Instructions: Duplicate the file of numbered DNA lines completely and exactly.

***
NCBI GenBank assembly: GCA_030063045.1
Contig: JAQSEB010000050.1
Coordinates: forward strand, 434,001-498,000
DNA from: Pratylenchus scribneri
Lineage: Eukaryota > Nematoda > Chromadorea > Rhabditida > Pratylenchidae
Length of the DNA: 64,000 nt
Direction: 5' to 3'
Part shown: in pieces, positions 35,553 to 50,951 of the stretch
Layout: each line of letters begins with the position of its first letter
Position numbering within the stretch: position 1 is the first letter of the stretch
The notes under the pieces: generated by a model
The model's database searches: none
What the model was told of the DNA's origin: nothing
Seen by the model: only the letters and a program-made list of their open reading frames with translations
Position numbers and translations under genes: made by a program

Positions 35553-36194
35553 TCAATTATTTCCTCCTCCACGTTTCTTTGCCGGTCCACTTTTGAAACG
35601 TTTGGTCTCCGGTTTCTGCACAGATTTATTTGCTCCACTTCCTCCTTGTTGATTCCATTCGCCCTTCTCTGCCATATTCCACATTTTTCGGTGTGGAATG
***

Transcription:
NCBI GenBank assembly: GCA_030063045.1
Contig: JAQSEB010000050.1
Coordinates: forward strand, 434,001-498,000
DNA from: Pratylenchus scribneri
Lineage: Eukaryota > Nematoda > Chromadorea > Rhabditida > Pratylenchidae
Length of the DNA: 64,000 nt
Direction: 5' to 3'
Part shown: in pieces, positions 35,553 to 50,951 of the stretch
Layout: each line of letters begins with the position of its first letter
Position numbering within the stretch: position 1 is the first letter of the stretch
The notes under the pieces: generated by a model
The model's database searches: none
What the model was told of the DNA's origin: nothing
Seen by the model: only the letters and a program-made list of their open reading frames with translations
Position numbers and translations under genes: made by a program

Positions 35553-36194
35553 TCAATTATTTCCTCCTCCACGTTTCTTTGCCGGTCCACTTTTGAAACG
35601 TTTGGTCTCCGGTTTCTGCACAGATTTATTTGCTCCACTTCCTCCTTGTTGATTCCATTCGCCCTTCTCTGCCATATTCCACATTTTTCGGTGTGGAATG